Winn v. Edinger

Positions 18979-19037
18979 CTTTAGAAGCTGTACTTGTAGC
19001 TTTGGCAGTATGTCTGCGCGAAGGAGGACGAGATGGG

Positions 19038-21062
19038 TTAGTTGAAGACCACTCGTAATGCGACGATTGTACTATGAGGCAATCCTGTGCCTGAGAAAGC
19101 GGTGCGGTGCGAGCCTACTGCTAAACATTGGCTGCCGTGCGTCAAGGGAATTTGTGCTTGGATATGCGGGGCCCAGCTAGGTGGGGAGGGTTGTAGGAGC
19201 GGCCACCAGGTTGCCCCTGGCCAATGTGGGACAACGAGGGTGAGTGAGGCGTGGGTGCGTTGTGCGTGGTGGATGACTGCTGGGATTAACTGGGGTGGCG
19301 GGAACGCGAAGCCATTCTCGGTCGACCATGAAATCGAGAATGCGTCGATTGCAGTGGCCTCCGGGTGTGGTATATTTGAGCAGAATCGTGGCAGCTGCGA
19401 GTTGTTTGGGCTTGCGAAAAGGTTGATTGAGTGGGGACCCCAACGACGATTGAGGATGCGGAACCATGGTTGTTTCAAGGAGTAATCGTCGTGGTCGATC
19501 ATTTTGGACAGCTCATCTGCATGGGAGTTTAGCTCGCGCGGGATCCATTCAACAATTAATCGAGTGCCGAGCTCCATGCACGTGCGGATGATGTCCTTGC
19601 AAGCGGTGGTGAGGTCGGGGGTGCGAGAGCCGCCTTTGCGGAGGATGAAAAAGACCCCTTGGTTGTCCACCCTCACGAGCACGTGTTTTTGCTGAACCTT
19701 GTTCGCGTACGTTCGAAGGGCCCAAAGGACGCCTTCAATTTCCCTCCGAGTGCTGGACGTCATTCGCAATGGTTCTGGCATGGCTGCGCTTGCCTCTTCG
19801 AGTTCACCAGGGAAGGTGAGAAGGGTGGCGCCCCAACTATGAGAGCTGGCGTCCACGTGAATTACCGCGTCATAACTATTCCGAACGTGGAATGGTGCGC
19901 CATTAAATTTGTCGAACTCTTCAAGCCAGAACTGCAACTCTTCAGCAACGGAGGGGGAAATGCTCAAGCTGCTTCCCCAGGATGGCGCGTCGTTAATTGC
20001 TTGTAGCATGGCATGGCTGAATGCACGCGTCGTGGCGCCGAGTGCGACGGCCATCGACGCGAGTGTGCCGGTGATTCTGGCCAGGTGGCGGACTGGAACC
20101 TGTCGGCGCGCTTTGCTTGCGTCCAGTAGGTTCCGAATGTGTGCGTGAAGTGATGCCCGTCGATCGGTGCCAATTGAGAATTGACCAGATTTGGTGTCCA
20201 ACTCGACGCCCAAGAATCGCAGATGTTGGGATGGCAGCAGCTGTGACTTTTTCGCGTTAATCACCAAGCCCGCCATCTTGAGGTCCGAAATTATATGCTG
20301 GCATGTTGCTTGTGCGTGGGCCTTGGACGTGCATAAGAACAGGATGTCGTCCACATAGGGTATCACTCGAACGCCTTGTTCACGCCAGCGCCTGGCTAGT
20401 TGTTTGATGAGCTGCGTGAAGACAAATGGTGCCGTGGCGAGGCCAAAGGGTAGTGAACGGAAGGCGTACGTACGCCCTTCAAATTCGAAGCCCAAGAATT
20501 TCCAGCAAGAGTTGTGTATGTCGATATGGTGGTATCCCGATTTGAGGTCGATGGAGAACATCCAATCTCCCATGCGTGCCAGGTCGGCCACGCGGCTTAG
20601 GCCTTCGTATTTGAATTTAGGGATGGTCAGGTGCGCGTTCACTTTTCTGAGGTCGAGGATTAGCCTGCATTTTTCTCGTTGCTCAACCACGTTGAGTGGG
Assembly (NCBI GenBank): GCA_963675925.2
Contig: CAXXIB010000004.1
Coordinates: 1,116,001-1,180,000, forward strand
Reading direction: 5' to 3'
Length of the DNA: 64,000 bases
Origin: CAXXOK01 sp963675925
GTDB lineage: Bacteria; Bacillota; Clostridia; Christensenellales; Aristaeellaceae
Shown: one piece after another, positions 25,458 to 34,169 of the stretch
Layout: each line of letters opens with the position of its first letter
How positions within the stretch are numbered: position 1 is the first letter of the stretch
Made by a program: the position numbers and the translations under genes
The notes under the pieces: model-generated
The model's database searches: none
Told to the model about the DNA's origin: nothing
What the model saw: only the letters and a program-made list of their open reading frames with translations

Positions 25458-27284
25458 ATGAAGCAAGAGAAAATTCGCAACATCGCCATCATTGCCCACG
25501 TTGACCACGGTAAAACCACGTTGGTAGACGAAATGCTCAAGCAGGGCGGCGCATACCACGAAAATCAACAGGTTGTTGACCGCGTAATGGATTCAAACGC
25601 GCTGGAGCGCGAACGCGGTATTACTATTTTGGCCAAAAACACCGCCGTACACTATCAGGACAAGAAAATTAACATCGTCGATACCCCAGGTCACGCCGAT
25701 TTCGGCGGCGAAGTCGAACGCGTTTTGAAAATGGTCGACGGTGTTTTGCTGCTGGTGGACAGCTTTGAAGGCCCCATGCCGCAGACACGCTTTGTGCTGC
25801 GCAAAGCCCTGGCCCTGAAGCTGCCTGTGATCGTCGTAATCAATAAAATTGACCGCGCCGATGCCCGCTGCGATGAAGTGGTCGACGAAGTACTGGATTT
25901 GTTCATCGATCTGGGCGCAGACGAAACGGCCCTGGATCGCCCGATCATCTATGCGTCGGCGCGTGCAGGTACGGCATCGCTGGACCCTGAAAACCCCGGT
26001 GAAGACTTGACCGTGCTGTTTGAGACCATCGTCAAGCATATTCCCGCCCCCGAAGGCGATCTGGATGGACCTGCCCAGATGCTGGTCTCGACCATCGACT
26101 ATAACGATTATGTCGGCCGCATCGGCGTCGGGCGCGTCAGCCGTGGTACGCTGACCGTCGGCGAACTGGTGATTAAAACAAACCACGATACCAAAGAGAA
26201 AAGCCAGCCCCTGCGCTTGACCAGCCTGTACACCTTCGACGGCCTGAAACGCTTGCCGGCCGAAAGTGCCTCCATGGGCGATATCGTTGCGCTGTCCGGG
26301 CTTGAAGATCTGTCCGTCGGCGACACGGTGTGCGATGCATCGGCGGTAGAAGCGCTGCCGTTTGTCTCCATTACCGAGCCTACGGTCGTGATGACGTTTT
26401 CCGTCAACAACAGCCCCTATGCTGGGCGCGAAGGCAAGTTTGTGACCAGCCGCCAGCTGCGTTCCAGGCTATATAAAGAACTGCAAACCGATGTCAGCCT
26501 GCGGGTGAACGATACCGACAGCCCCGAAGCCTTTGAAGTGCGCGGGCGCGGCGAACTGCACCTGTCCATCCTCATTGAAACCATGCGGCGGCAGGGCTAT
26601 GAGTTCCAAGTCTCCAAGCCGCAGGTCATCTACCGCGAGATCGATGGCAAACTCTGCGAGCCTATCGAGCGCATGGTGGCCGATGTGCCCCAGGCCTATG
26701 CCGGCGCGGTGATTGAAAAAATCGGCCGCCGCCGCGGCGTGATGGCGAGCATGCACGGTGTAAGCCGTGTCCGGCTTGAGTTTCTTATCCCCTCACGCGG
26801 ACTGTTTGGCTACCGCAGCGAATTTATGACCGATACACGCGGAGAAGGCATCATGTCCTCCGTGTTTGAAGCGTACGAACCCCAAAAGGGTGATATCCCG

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IN THE SUPREME COURT OF THE STATE OF DELAWARE STEPHEN WINN, Petitioner BelowAppellant, v. JOHN EDINGER, Respondent BelowAppellee. § § § § § § § § § § § No. 611, 2015 Court Below—Superior Court for the State of Delaware, C.A. No. N15M-07-231 Submitted: January 6, 2016 Decided: February 17, 2016 Before STRINE, Chief Justice; HOLLAND, and SEITZ, Justices. ORDER This 17th day of February 2016, upon consideration of the appellant’s opening brief, the State’s motion to affirm, and the record on appeal, it appears to the Court that: (1) The appellant, Stephen Winn, filed this appeal from the Superior Court’s order dated October 5, 2015, dismissing his petition for a writ of mandamus. The State of Delaware, as the real party in interest, has filed a motion to affirm the Superior Court’s judgment on the ground that it is clear on the face of Winn’s opening brief that his appeal is without merit. We agree and affirm. (2) A Superior Court jury convicted Winn in 2002 of multiple crimes, including Rape in the First Degree and Kidnapping in the First Degree. Winn was represented at trial by the respondent, John Edinger, Esquire, a lawyer with the Office of the Public Defender. Following his conviction, the Superior Court sentenced Winn to forty-seven years at Level V incarceration followed by a period of probation. This Court affirmed his convictions and sentence on direct appeal. 1 Since that time, Winn has filed multiple unsuccessful petitions seeking postconviction relief.2 (3) On July 28, 2015, Winn filed a petition for a writ of mandamus requesting the Superior Court to issue a declaratory judgment holding, among other things, that his former counsel violated the constitution by failing to provide him with a copy of notes from one of the State’s witnesses who testified at his 2002 trial. The Superior Court summarily dismissed the petition on the ground that it was plain on the face of Winn’s petition that he was not entitled to relief. The Superior Court found that, in essence, Winn was alleging ineffective assistance of counsel and that the issue previously had been raised in other unsuccessful proceedings. This appeal followed. (4) In his opening brief on appeal, Winn acknowledges that Edinger no longer has a copy of the notes that he seeks. Winn asks this Court to declare that Edinger violated his constitutional rights by failing to provide Winn with a copy of 1 Winn v. State, 2003 WL 1442468 (Del. Mar. 19, 2003). 2 See, e.g., Winn v. State, 2015 WL 8710303 (Del. Dec. 11, 2015) (affirming the denial of Winn’s fourth petition for postconviction relief). 2 the notes earlier and to order Edinger to pay him $250,000 in compensatory damages and $500,000 in punitive damages. Alternatively, Winn asks this Court to order a new trial. (5) A writ of mandamus is an extraordinary remedy issued by the Superior Court to compel an administrative agency or public official to perform a duty.3 As a condition precedent to the issuance of the writ, the petitioner must demonstrate that: 1) he has a clear right to the performance of the duty; 2) no other adequate remedy is available; and 3) the administrative agency or public official has arbitrarily failed or refused to perform its duty. 4 Mandamus will not issue to compel the performance of a discretionary act.5 (6) Winn’s petition fails for multiple reasons. First, even if Edinger still had a copy of the notes, Winn cannot establish that Edinger has a nondiscretionary duty to provide the notes to him.6 Moreover, because Winn acknowledges that Edinger no longer has the notes, Winn cannot establish that Edinger arbitrarily refused to give him a copy. Moreover, to the extent Winn asks this Court to declare that Edinger was ineffective for failing to provide him with a copy of the 3 Clough v. State, 686 A.2d 158, 159 (Del. 1996); 10 Del. C. § 564. 4 Id. 5 In re Bordley, 545 A.2d 619, 620 (Del. 1988). 6 See State v. Winn, 2004 WL 3030023 (Del. Super. Dec. 23, 2004) (holding that, “while it is a good practice, there is no requirement that counsel share discovery material with the defendant.”), aff’d, 2005 WL 3357513 (Del. Dec. 8, 2005). 3 notes at trial, that issue already has been resolved against him.7 He cannot use a writ of mandamus to relitigate an issue that has already been decided. NOW, THEREFORE, IT IS ORDERED that the motion to affirm is GRANTED. The judgment of the Superior Court is AFFIRMED. BY THE COURT: /s/ Leo E. Strine, Jr. Chief Justice 7 Id. 4